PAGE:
In a nutshell: Ubisoft will decommission the servers of 15 video games within the subsequent two months, together with a number of the hottest entries within the Assassin’s Creed franchise. Most of those titles are a couple of decade outdated, so there are possible not that many individuals nonetheless enjoying the multiplayer parts. However, customers additionally will not have the ability to obtain DLCs they beforehand purchased for these video games.
Ubisoft has introduced that it plans to decommission the net providers for 15 video games on September 1. Users will not have the ability to play the multiplayer and co-op modes in these video games anymore, linking accounts and on-line options will cease working, and worst of all, gamers will outright lose entry to DLC they purchased.
Here’s the complete listing of affected video games:
- Anno 2070
- Assassin’s Creed 2
- Assassin’s Creed 3
- Assassin’s Creed Brotherhood
- Assassin’s Creed Liberation HD
- Assassin’s Creed Revelations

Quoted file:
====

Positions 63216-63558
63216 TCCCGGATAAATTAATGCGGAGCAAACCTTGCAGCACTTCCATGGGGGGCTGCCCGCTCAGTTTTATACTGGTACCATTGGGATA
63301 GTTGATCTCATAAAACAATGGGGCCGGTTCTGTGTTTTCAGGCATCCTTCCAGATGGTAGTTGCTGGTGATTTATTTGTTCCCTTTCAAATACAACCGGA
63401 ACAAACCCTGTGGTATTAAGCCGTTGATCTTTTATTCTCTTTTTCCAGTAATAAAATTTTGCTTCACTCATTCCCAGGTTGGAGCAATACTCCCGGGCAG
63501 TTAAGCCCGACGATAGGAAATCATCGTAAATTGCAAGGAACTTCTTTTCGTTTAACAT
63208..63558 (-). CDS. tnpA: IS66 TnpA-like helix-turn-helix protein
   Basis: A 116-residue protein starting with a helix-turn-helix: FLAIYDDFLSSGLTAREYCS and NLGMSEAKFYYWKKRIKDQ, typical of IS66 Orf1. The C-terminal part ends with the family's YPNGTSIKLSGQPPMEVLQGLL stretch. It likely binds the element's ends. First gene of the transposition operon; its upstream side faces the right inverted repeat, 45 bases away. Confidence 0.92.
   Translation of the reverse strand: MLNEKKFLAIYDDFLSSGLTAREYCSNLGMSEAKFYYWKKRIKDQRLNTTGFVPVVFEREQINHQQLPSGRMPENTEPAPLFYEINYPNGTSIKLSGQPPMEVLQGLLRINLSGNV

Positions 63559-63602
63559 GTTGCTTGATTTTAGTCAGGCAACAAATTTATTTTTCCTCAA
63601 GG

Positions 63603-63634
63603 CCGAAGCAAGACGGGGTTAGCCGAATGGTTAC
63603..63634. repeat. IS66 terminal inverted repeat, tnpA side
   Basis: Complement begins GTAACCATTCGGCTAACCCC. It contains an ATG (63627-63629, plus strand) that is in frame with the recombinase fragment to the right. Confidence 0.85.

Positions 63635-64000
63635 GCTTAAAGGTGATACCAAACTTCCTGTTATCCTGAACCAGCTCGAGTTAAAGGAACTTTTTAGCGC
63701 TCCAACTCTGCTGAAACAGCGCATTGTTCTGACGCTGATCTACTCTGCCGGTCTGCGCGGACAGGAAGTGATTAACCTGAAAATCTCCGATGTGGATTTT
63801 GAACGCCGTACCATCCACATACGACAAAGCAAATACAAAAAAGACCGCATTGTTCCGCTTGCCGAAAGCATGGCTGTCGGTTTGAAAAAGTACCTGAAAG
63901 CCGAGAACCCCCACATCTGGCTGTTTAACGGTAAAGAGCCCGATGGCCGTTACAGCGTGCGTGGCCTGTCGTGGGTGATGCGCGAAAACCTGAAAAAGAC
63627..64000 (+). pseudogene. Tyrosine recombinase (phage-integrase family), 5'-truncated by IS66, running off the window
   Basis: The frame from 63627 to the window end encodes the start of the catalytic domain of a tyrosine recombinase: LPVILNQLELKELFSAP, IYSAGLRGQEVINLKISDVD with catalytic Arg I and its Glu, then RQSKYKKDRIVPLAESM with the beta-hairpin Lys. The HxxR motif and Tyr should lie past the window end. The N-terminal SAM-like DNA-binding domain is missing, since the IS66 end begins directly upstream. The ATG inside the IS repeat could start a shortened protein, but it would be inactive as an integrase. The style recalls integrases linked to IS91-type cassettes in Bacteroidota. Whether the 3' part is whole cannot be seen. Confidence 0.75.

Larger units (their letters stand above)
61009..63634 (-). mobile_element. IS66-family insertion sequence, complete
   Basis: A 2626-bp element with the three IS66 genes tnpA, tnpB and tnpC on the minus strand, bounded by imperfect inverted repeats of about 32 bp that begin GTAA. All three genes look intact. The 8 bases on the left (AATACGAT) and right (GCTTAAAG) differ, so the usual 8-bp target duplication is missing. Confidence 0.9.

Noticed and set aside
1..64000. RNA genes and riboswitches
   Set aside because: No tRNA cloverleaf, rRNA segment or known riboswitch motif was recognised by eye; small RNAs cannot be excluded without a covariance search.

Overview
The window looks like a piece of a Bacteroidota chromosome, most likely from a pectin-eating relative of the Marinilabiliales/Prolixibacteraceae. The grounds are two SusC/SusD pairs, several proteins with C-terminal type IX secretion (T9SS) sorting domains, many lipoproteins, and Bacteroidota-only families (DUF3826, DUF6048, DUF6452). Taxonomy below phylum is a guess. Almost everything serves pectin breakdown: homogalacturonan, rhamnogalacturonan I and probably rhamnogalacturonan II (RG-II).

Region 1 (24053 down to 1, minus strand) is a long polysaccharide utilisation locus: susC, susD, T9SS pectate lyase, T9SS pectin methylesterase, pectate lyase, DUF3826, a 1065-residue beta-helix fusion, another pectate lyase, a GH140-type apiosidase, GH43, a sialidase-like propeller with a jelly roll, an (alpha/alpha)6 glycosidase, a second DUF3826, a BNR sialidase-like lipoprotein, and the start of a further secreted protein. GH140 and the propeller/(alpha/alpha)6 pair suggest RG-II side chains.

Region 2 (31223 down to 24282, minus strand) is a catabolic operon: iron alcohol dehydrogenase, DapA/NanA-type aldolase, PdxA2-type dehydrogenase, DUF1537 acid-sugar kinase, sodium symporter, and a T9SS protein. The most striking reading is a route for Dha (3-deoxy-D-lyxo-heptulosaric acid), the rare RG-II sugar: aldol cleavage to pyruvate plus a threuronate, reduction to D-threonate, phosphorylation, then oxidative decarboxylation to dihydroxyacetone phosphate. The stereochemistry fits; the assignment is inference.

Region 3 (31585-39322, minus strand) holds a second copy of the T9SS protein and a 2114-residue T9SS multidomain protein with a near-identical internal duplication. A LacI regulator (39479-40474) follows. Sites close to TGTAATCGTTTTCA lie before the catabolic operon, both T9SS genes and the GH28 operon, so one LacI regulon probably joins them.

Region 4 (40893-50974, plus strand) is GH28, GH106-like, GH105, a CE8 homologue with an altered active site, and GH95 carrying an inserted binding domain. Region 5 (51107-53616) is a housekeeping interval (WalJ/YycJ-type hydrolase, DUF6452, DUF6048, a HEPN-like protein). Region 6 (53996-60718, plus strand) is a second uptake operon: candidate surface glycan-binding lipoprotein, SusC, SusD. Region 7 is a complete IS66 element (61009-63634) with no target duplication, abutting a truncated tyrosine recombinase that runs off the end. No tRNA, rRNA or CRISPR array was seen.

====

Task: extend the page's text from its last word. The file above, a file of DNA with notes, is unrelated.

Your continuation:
- Driver San Francisco
- Far Cry 3
- Ghost Recon Future Soldier
- Prince of Persia: The Forgotten Sands
- Rayman Legends
- Silent Hunter 5
- Space Junkies
- Splinter Cell: Blacklist
The on-line parts of those video games will cease engaged on PC, PlayStation 3, Wii U, and Xbox 360. The remastered editions of each Assassin’s Creed 3 and Far Cry 3 will proceed to work simply as earlier than, though you may need to buy them in the event you solely personal the unique variations.
While most of those titles are a couple of decade outdated, Space Junkies is a notable outlier, because it launched three years in the past. It’s a multiplayer-only VR sport, and for some purpose, Ubisoft remains to be promoting it (for as a lot as $20) with out even mentioning that it’s going to develop into fully unplayable in two months.
It is not the primary time Ubisoft has completed this, both.
Earlier this yr, it disabled on-line performance and unlockable content material, equivalent to maps and skins, in different 90+ video games. It might be fascinating to see if the corporate’s titles containing NFT-based objects will endure an identical destiny. These sorts of practices clarify why Ubisoft is among the most hated manufacturers within the gaming trade.